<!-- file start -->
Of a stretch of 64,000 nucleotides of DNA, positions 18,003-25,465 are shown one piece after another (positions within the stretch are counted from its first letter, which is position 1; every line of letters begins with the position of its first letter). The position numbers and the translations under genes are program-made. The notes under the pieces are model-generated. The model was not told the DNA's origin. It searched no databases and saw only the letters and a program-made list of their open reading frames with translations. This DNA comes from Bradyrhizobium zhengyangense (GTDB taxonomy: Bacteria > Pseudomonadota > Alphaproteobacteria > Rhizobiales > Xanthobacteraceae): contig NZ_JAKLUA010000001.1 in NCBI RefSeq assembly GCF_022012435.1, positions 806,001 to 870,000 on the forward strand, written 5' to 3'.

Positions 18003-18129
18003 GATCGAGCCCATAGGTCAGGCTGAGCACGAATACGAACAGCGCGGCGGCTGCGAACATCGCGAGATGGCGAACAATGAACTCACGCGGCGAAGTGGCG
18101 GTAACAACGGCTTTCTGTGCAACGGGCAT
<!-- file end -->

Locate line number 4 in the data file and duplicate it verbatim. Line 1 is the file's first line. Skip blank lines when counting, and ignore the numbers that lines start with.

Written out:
18101 GTAACAACGGCTTTCTGTGCAACGGGCAT